I do think that if the audience is allowed to speak at the end of the event (I don’t know if this would happen), the event has potential to benefit the LGBT community, because the speaker’s views should be easy to refute. In this case, I think the event should be funded. The LGBT community should attend and counterargue. Merely protesting outside, as happened in Petraeus’s talk, serves no purpose — everyone knows there is a dissonant view, you need to show why it is better.

    Then again, knowing what would in practice happen if the event is funded, I’m not sure I would fund it.

  • guest

    it is worth noting that the GSC actually granted the $600 to Anscombe, but rescinded it after there was pushback from the LGBT community.

    not really a limited funding issue if we’re being honest. same meeting that granted Anscombe $600 granted over $1000 each to Peruvian students social event and BGSA jazz and black liberation event. the minutes are posted online.

    LGBT students were not barred from any of the events, and it would be unusual for speakers not to allow at least a few minutes for Q&A.

  • guest

    as a student leader of a couple politically-neutral student organizations, I am completely unaware of what you are talking about. I have been to several student-run events at Bechtel hosting hundreds of people and have never noticed any security around…

  • 4ths8

    No it does not. The main thrust of Willick’s argument is that he finds the student leader’s outlook disturbing, e.g. “Ben Holston, said ‘this event as it stands … is unacceptable on [the] Stanford campus’.” The funding issues were only part of the story.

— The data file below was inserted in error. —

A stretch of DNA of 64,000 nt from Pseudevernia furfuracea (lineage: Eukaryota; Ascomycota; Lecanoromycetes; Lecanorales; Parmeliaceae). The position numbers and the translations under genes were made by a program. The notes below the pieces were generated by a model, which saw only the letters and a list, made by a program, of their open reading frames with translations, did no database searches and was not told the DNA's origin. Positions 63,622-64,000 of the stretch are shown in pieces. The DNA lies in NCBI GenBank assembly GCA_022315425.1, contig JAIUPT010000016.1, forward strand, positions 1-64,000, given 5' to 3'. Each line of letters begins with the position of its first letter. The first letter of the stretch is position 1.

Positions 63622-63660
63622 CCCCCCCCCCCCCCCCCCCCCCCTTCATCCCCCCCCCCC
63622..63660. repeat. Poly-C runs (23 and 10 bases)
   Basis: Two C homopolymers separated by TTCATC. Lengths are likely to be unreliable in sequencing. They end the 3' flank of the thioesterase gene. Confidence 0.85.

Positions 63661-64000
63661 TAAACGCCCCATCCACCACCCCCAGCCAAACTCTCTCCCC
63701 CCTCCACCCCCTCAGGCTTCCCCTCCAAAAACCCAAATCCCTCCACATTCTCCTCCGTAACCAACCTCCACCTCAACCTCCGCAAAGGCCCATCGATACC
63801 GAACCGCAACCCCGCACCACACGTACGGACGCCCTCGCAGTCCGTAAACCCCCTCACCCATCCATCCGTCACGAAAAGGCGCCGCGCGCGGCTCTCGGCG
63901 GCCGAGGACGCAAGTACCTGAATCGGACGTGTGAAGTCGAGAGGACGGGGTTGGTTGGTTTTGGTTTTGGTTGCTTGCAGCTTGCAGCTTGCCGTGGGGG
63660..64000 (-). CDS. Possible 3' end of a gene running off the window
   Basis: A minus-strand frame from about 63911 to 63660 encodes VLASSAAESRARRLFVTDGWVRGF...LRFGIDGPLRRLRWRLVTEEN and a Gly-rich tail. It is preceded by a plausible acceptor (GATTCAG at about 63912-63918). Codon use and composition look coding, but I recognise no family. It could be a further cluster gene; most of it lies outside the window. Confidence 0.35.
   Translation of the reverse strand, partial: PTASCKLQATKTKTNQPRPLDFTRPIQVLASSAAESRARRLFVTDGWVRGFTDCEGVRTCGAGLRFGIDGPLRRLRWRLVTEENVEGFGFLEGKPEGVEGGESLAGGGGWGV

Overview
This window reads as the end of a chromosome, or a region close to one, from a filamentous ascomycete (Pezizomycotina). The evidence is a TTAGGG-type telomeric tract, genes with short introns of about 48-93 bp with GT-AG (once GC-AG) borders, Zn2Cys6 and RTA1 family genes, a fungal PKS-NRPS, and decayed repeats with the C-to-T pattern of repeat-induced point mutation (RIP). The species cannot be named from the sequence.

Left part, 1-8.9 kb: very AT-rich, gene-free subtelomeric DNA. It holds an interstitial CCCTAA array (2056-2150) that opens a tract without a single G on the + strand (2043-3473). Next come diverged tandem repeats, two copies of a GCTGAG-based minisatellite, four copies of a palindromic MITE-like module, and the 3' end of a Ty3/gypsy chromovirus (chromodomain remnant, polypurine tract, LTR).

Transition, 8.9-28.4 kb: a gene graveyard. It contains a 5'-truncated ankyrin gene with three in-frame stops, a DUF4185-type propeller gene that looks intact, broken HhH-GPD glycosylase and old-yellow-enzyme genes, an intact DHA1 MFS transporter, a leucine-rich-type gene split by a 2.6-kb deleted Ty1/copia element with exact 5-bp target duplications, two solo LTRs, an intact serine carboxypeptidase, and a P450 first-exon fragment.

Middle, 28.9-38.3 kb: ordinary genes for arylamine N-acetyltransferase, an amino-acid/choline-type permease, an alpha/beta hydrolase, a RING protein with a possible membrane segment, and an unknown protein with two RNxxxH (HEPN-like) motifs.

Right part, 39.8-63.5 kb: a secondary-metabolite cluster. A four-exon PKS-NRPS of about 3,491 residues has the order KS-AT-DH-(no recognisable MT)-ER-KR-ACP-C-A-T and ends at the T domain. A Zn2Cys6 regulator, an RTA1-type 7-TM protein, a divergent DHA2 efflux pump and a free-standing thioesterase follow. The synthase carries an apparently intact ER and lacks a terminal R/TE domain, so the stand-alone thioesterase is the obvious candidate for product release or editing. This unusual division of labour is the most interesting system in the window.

• TJ Terdmeister

    Ahhh. The myth of free of speech on a college campus, funding or not. Those with the biggest mouth have the power. But, of course, they claim to be **inclusive, open-minded and rigorous of thought**.

  • Stanford student

    There’s a lot that was left out of this article which leads to a very biased account of events. The GSC and queer leaders offered to fund and host an event with Anscombe. Students also advocated the event as it is currently structured be open to the entire Stanford community free of charge. No one objected to free speech. This event was denied funding because it creates a private space to say hateful, one sided, things about a minority group.
    Evidence of why this event is harmful was provided by other students. Read the GSC minutes.
    Furthermore, SAS is not small and not powerless. As they stated, they don’t need the money and have over 20k of outside funding, and an off campus support team with media contacts.

  • Ethan

    I stand corrected. I’m curious as to what criteria SAL uses to require security at large events, then.

  • ugh this again

    Ah, another straight white male thinks its okay to invalidate our identity. No biggie, been happening for quite a while now.

  • consistent standards

    Please consider this instead of switching to defence mode. This is exactly the kind of attitude that turns me and so many other progressive, pro-LGBT rights individuals off LGBT activist culture. No, a group should not be exempt from scrutiny because they are perceived to be ‘the good guys’. No, a person’s race and gender does not affect the validity of their opinion and ad hominem attacks rightly make anyone who uses them seem less credible. You disagree with the author. You should be heard. Please, I implore you, make an argument that addresses the author’s claims (not an attack) like the others did. We won’t bite